Predictors of Inadequate Inpatient Colonoscopy Preparation and Its Association with Hospital Length of Stay and Costs
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Adequate bowel preparation is essential to safe and effective inpatient colonoscopy. Predictors of poor inpatient colonoscopy preparation and the economic impacts of inadequate inpatient preparations are not defined. The aims of this study were to (1) determine risk factors for inadequate inpatient bowel preparations, and (2) examine the association between inadequate inpatient bowel preparation and hospital length of stay (LOS) and costs.
We performed a retrospective cohort study of adult patients undergoing inpatient colonoscopy preparation over 12 months (1/1/2013–12/31/2013).
Of 524 identified patients, 22.3 % had an inadequate preparation. A multiple logistic regression model identified the following potential predictors of inadequate bowel preparation: lower income (OR 1.11; 95 % CI 1.04, 1.22), opiate or tricyclic antidepressant (TCA) use (OR 1.55; 0.98, 2.46), and afternoon colonoscopy (OR 1.66; 1.07, 2.59); as well as American Society of Anesthesiologists (ASA) class ≥3 (OR 1.15; 1.05, 1.25) and symptoms of nausea/vomiting (OR 1.14; 1.04, 1.25) when a fair preparation was considered inadequate. Inadequate bowel preparation was associated with significantly increased hospital LOS (model relative mean estimate 1.25; 95 % CI 1.03, 1.51) and hospital costs (estimate 1.31; 1.03, 1.67) when compared to adequate preparations.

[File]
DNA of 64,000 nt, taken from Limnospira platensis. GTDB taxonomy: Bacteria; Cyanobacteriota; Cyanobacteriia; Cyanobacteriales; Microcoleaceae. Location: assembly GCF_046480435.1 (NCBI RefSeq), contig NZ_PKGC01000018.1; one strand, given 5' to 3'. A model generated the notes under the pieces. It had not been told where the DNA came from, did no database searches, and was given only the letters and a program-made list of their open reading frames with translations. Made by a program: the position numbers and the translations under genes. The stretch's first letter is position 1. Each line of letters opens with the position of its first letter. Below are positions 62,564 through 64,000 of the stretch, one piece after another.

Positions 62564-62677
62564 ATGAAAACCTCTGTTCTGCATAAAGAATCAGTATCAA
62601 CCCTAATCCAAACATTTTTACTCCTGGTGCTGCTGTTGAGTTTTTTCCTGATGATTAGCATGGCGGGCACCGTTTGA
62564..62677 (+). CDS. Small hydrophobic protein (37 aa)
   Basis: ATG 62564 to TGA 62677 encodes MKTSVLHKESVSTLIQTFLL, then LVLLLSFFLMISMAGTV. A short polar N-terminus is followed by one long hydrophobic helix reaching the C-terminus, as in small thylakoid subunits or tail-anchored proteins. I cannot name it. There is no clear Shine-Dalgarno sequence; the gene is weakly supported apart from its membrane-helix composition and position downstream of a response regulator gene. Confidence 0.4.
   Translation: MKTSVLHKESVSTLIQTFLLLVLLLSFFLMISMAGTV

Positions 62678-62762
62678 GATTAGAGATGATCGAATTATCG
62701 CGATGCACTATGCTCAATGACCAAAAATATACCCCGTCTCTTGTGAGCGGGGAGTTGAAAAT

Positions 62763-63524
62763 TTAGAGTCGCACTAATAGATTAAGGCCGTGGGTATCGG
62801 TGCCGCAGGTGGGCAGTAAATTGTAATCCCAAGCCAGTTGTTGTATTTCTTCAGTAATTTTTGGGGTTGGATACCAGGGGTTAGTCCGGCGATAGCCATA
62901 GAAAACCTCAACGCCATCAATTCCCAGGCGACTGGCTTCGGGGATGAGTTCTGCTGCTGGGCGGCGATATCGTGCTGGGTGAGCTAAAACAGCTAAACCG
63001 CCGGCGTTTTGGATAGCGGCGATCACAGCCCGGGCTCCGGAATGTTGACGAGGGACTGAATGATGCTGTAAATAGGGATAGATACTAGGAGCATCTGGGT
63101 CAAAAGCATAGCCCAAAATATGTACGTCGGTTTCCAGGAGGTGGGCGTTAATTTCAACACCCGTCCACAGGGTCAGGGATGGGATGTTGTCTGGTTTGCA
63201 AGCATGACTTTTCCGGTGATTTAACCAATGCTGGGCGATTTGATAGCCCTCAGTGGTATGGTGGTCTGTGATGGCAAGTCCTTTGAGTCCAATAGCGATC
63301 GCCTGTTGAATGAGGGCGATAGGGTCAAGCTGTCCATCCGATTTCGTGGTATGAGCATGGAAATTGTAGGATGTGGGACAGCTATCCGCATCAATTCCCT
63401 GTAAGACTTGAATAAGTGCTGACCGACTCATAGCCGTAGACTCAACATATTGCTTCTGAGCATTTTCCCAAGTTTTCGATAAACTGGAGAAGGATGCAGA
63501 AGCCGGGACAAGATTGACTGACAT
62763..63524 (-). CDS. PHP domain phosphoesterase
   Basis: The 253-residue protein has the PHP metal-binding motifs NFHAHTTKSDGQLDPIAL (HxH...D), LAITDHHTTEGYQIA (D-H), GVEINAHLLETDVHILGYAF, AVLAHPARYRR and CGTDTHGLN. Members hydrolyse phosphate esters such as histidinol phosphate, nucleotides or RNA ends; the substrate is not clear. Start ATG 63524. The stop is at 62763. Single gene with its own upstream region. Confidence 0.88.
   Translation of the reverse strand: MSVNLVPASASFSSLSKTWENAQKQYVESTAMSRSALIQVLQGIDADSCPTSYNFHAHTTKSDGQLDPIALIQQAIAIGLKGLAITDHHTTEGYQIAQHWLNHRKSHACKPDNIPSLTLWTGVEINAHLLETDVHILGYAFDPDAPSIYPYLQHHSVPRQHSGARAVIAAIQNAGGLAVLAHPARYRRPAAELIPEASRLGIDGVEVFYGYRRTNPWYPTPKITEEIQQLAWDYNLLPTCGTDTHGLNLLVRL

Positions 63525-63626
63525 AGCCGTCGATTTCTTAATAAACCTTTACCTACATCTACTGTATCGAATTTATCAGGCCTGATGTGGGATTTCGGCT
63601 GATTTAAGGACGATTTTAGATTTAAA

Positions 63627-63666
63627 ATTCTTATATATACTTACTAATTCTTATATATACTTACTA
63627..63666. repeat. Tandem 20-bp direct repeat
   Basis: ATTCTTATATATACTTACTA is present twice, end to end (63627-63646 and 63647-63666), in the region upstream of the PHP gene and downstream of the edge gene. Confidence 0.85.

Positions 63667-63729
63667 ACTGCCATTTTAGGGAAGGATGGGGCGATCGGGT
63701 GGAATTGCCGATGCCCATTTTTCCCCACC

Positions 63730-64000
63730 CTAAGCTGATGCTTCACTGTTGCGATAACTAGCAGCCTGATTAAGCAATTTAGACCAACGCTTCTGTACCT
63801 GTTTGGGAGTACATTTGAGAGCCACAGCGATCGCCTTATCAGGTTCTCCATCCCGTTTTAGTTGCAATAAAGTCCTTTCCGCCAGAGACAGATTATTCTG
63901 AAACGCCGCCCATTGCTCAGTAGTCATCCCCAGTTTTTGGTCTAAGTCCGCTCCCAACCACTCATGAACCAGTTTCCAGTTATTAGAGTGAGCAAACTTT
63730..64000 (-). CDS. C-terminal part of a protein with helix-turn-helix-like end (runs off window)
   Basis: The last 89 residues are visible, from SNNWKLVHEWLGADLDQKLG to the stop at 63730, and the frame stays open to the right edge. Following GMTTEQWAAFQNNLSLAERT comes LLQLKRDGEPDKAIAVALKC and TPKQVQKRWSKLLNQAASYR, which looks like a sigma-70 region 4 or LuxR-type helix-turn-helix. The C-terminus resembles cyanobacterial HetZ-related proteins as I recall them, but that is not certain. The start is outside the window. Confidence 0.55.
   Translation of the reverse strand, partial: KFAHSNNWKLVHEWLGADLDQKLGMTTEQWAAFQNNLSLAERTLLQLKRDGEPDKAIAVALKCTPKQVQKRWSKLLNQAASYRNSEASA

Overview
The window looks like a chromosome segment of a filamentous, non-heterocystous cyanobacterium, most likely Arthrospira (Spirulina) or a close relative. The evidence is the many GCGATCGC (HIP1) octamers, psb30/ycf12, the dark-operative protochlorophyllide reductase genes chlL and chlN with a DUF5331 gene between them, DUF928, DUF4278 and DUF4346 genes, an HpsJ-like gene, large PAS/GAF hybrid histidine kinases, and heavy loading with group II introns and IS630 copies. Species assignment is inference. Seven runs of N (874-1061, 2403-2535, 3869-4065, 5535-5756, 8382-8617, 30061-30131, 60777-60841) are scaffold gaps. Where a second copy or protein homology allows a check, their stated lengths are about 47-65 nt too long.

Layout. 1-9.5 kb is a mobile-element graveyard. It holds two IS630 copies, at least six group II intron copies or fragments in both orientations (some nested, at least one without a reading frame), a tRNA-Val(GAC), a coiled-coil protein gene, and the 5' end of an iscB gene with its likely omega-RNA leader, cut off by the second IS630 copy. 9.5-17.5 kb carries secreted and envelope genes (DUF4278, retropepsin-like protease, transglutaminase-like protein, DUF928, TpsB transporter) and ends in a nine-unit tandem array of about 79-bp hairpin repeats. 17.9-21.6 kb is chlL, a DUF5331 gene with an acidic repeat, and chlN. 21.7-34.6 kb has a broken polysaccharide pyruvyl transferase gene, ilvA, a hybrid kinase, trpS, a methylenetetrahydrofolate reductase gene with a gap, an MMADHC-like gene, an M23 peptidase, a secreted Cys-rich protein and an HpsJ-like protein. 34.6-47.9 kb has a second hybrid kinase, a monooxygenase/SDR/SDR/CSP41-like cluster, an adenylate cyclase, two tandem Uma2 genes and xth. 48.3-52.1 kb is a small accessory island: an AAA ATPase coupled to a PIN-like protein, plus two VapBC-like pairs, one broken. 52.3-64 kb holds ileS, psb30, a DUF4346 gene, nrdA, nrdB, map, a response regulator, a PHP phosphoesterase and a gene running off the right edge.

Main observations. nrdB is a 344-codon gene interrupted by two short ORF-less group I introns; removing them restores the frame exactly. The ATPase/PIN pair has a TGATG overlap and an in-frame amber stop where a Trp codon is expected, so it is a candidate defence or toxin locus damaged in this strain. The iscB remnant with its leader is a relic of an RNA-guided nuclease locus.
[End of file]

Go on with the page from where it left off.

The rate of inadequate inpatient bowel preparations is high and associated with a significant increase in hospital LOS and costs. We identified five potential predictors of inadequate inpatient preparation: lower socioeconomic class, opiate/TCA use, afternoon colonoscopies, ASA class ≥3, and pre-preparation nausea/vomiting; these data should guide future initiatives to improve the quality of inpatient bowel preparations.
KeywordsBowel preparation Quality Inpatient colonoscopy
Length of stay
American Society of Anesthesiologists
Conflict of interest
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